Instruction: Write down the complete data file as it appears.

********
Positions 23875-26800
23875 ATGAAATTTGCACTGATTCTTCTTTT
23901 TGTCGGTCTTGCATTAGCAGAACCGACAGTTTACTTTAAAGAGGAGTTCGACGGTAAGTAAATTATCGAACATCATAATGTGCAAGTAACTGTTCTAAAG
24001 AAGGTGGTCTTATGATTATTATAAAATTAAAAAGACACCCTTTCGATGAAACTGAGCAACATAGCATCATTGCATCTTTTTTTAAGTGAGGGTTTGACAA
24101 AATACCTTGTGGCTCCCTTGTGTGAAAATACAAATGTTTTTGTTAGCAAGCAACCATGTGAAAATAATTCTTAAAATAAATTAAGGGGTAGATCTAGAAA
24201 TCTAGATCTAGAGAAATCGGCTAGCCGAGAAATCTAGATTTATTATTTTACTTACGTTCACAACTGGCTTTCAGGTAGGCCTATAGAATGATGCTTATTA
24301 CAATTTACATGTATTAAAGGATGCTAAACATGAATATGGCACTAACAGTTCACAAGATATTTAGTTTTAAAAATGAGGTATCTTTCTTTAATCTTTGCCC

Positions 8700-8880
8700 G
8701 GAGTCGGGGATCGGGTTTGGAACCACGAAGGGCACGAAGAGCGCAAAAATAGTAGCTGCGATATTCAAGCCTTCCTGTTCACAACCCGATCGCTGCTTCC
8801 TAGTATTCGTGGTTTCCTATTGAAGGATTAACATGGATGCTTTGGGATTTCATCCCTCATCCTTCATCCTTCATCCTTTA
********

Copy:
Positions 23875-26800
23875 ATGAAATTTGCACTGATTCTTCTTTT
23901 TGTCGGTCTTGCATTAGCAGAACCGACAGTTTACTTTAAAGAGGAGTTCGACGGTAAGTAAATTATCGAACATCATAATGTGCAAGTAACTGTTCTAAAG
24001 AAGGTGGTCTTATGATTATTATAAAATTAAAAAGACACCCTTTCGATGAAACTGAGCAACATAGCATCATTGCATCTTTTTTTAAGTGAGGGTTTGACAA
24101 AATACCTTGTGGCTCCCTTGTGTGAAAATACAAATGTTTTTGTTAGCAAGCAACCATGTGAAAATAATTCTTAAAATAAATTAAGGGGTAGATCTAGAAA
24201 TCTAGATCTAGAGAAATCGGCTAGCCGAGAAATCTAGATTTATTATTTTACTTACGTTCACAACTGGCTTTCAGGTAGGCCTATAGAATGATGCTTATTA
24301 CAATTTACATGTATTAAAGGATGCTAAACATGAATATGGCACTAACAGTTCACAAGATATTTAGTTTTAAAAATGAGGTATCTTTCTTTAATCTTTGCCC

Positions 8700-8880
8700 G
8701 GAGTCGGGGATCGGGTTTGGAACCACGAAGGGCACGAAGAGCGCAAAAATAGTAGCTGCGATATTCAAGCCTTCCTGTTCACAACCCGATCGCTGCTTCC
8801 TAGTATTCGTGGTTTCCTATTGAAGGATTAACATGGATGCTTTGGGATTTCATCCCTCATCCTTCATCCTTCATCCTTTA